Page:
Noel Hoffmann: Socialization and dogs: Let's be clear

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Exactly what does socialization mean when we talk about domestic dogs? There is a lot of buzz these days about the importance of "socializing" our dogs, especially young puppies. There is also a lot of misunderstanding about what this means. I try to find clear ways of explaining socialization.

Dogs are masters of detail. They notice everything. They notice things like our breath, our mood, if our left pinky just moved and so, and so on. They notice and connect things we do all the time. This is called classical learning. Of the many wonderful things I love about dogs, this is my favorite. They are brilliant at classical learning.

But dogs are not good at generalizing. This simply means that if your dog learns a trick in your kitchen and you then move outside and cue the same trick, your dog may look at you as if they had never heard the cue before. They learned the trick in one context (your kitchen) but it does not necessarily transfer to another context (outside).

Socialization in dogs is really about helping them to generalize. A great example would be a young dog meeting a person for the first time and that person was wearing a big bulky coat and carrying an umbrella.

How would the dog perceive this?

"Oh look, that is a human wearing a big coat and carrying an umbrella, which humans use to protect themselves from rain."

Or, "OMG ... that's a SPACE ALIEN!!!"

The latter is the correct answer. The dog has no framework or reference with which to understand this situation. But we can then show the dog visually and through scent what the space alien actually is and they can learn.

We know that young puppies are most open to learning

during the first 16 weeks of life. Their brain cells are multiplying at warp speed. They are little learning machines. If we can expose young puppies to many, many fun and appropriate novel people, places and things during this period, we are really setting the puppy up to be a confident adult dog in just about any environment.

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Socialization means exposing dogs to many, many different environmental situations in a positive way that helps the dog build confidence in themselves and in you. It means taking them to puppy class to experience a new environment and to meet and play with other young puppies. It means organizing a play date with a puppy pal that your puppy plays well with. It means introducing your puppy to a "puppy friendly" adult dog. Interacting with other dogs is how dogs learn good, early dog-to-dog protocol.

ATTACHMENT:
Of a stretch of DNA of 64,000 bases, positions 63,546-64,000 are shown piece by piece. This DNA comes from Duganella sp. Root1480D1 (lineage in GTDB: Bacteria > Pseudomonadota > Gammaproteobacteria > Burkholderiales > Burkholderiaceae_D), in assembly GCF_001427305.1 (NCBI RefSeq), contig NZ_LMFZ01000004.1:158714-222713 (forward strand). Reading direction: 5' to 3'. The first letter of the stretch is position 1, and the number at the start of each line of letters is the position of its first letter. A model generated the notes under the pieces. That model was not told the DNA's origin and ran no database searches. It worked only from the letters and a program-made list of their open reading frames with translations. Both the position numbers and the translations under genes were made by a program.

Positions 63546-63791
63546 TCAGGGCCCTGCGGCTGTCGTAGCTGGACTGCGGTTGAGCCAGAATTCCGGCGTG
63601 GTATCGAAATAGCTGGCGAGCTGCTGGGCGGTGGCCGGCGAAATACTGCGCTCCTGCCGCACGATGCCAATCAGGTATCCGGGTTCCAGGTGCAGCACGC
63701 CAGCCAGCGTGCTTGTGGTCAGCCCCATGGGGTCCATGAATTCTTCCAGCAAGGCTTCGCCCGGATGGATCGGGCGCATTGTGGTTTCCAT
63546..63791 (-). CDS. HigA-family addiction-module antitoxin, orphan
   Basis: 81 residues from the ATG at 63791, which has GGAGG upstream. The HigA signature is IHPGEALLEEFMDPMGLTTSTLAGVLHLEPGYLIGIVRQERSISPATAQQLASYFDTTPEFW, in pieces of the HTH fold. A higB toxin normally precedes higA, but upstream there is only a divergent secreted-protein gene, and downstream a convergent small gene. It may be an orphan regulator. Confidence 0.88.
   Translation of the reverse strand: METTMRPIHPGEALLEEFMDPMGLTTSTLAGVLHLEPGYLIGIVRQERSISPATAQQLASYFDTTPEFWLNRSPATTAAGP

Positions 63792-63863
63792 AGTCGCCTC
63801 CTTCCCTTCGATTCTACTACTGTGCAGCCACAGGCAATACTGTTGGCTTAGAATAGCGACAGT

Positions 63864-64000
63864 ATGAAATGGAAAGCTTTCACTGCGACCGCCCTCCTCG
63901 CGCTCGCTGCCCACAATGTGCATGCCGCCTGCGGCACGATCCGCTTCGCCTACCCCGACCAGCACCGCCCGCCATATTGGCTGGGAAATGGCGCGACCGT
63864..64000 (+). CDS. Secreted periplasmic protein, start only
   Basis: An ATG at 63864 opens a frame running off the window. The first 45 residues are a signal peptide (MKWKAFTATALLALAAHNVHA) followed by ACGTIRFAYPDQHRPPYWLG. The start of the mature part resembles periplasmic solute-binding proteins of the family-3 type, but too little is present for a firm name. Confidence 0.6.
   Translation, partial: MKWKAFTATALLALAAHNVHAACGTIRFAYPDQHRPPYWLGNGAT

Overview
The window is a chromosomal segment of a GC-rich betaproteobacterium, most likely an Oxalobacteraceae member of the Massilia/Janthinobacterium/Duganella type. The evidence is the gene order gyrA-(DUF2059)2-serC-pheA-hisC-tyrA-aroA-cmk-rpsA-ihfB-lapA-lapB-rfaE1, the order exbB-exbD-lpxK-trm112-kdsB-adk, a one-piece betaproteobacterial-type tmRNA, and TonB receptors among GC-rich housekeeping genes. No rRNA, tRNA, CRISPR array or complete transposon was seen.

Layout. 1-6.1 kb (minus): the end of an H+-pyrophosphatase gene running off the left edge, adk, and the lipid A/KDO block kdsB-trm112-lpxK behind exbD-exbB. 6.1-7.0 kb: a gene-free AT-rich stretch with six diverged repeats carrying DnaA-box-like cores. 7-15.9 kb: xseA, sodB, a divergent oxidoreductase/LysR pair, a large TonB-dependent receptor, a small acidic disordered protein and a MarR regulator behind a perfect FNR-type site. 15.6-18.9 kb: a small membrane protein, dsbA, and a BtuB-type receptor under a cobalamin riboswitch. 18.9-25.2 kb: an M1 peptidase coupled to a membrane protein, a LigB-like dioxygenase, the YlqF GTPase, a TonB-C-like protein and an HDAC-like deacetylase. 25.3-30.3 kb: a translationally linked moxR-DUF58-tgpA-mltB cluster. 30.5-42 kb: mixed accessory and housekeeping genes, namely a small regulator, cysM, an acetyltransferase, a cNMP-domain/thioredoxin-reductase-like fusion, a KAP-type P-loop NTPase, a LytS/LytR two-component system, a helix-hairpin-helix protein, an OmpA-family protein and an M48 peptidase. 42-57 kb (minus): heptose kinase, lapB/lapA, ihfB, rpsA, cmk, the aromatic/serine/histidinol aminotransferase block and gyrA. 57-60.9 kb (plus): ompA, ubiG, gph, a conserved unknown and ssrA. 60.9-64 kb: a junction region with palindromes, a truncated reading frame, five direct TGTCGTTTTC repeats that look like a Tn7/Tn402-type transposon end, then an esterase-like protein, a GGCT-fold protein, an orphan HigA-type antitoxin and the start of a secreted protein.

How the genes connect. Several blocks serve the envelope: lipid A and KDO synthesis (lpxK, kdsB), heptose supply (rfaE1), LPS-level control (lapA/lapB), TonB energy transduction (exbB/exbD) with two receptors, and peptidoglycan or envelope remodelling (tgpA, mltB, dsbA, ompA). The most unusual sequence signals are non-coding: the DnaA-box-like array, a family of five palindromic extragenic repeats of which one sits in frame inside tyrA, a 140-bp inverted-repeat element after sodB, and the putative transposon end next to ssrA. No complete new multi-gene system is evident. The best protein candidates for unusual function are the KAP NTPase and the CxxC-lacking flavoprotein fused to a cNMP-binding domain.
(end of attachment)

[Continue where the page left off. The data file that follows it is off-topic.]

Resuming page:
But beyond the young puppy stage what we really want to do is to teach dogs to ignore other dogs in the environment and to focus on you. If your dog has a couple of dog friends that he/she plays well with then that is all they need.

Your dog needs to learn that they will not get to meet every dog they see or every person they see. A well socialized dog is confident, attentive, and relaxed and cares more about you than the dog across the street.

Some other examples of healthy socialization are wading and splashing in a stream, going for a walk in the woods, going to a dog friendly store, meeting the neighborhood kids, going to a flea market and seeing and smelling new things (and NOT greeting other dogs).

Confident dogs are better able to navigate novelty (unfamiliar people, places and things) without falling apart emotionally. The earlier you start in a dog's life the more confident that dog will be as an adult.

But what if you adopt a dog from a rescue and the only world that the dog had ever known was a single home and a single backyard? The dog had never been socialized. The dog had never been in a car, never been walked around the block or met a strange person. Maybe they had never even played with another dog? And then what if they landed in a noisy rescue that didn't look or smell right? And then what if they were loaded into a crate and transported for three days to another noisy rescue and then a strange human came and transported then to a strange home? The dog would be terrified. They might not look like it but they are.

I have many clients with dogs from this type of background. What constantly amazes me is the resiliency of these dogs in the hands of dedicated owners. Classical learning, the thing that dogs are so good at, is what enables this to happen. With our help they can learn about the world by careful, thoughtful socialization. Slowly exposing them to new things in a positive way enables the dog to learn by "connecting the dots." Add in a great management plan and a positive training program and you will have a great dog for life.

Puppy or adopted adult, all dogs need socialization. With so many people in the world today and so many dogs, we have to have leash laws. Dogs no longer have the opportunity to learn about the world on their own. They depend upon us to teach them.

Is it easy? No, it is not. It takes time, a lot of time. Is it worth while? Absolutely.

As always, I suggest contacting a certified trainer who uses positive training methods to help you set up an effective training plan for your dog.

Noel Hoffmann, who lives in Putney, is a member of The Certification Council for Professional Dog Trainers and The Association of Professional Dog Trainers.


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